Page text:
Daydream Believer

ReligionForAtheistsI have finally found a book that will sit next to my copy of Marcus Aurelius’s Meditations. In this disjointed age of angry Fundamentalists and even angrier atheists, where people bowl alone and don’t sleep well, Alain de Botton has shined a ray of hope. Well, pessimistic hope, but still, I felt more invigorated by Religion for Atheists than I have by a book for a long time (search my category “books” and you’ll see what I mean). Raised as an atheist, de Botton doesn’t share the rabid fury that converted atheists often exhibit. More importantly, he recognizes that, despite its supernatural teachings, religion got a lot of things right. Basic issues such as kindness and compassion have little place in a society that is built around acquiring as much for yourself as you can. Even his chapter on pessimism rang true.

Subtitled A Non-Believer’s Guide to the Uses of Religion, some might consider the book opportunistic, but de Botton approaches religion from a purely practical and openminded angle: it often works. Religion supports (or supported) education. Numerically most of our colleges and universities in the United States have (or had) religious beginnings or affiliations. Religions also supported beauty in art, architecture, and liturgy. The religious culture provided places to meet others who thought like you, and where you felt safe. It was not afraid to be blunt about values. Many would dispute these positives, tending instead to focus on suicide bombers and child abusers. No doubt these evils also exist, and probably draw their inspiration from skewed religious views. Still, as a sincere outsider can see, religion offers much that society has no backups in mind to replace in this secular age.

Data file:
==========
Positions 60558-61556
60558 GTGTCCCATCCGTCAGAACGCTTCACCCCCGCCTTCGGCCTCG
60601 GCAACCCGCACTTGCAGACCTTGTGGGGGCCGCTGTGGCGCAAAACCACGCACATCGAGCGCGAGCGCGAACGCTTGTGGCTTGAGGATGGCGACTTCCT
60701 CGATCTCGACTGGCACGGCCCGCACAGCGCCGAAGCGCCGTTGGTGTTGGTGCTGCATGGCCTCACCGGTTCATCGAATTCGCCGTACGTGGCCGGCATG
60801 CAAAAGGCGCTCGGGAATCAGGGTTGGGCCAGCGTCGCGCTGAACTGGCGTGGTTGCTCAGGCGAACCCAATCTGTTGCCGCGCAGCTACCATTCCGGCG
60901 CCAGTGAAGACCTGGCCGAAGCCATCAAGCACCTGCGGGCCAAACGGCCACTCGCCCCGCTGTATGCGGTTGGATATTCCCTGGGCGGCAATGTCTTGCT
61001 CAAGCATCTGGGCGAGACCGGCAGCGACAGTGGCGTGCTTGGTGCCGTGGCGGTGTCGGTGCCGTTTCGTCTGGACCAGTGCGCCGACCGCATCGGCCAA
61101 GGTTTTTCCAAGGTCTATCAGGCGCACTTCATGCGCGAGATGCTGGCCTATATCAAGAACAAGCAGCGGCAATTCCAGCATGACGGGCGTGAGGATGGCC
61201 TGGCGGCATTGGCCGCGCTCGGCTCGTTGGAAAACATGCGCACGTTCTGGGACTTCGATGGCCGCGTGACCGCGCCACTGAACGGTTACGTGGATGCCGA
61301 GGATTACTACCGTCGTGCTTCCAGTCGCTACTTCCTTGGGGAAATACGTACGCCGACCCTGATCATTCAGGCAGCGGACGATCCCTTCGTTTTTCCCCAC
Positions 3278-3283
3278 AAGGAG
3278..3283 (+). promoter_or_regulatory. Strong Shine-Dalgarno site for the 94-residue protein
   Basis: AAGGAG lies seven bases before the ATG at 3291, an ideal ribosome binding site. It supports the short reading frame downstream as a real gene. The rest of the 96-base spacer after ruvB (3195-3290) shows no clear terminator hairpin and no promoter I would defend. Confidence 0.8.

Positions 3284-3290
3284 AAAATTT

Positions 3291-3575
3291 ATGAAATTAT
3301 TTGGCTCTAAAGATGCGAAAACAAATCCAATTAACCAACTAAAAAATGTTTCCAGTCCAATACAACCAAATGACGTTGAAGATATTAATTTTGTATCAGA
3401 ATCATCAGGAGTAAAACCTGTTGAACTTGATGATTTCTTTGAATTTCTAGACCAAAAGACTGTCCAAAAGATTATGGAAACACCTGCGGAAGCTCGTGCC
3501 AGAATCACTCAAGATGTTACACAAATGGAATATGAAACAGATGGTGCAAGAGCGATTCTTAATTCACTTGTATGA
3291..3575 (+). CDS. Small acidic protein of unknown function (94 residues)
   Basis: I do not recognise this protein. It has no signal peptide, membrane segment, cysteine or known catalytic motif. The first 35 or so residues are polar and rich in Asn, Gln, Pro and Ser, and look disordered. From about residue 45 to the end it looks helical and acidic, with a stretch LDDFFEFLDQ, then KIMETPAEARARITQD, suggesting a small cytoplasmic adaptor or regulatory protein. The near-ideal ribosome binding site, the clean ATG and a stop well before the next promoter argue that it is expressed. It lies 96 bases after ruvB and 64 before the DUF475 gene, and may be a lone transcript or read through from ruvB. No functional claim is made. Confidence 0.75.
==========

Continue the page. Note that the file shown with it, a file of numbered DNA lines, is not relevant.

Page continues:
In a pointed discussion of influence, de Botton mentions the power of institutions. Secular society has demonstrated repeatedly that it lacks the will to finance higher education. Secularists are terrible at organizing themselves. Reading de Botton’s suggestions for secular institutions, I almost rose from my bus seat and applauded. If Bill Gates or Jeff Bezos would put up the money for an institution on de Botton’s model, I’d be first in line to apply for a place in the Non-Religion Department. (A disclaimer here—although I met Jeff Bazos once, I can’t pretend to know his or Bill Gates’s religious outlooks; I only recognize success when I see it.) In any case, until we learn that one voice alone—no matter how many books s/he sells—cannot change anything substantial, we will be mired in impotence. To influence social change you need the combined resources of an institution. And, choose to like it or not, history tells us that in the long run the most successful institutions have been formed by religions. Alain de Botton has, I believe, given us something to believe.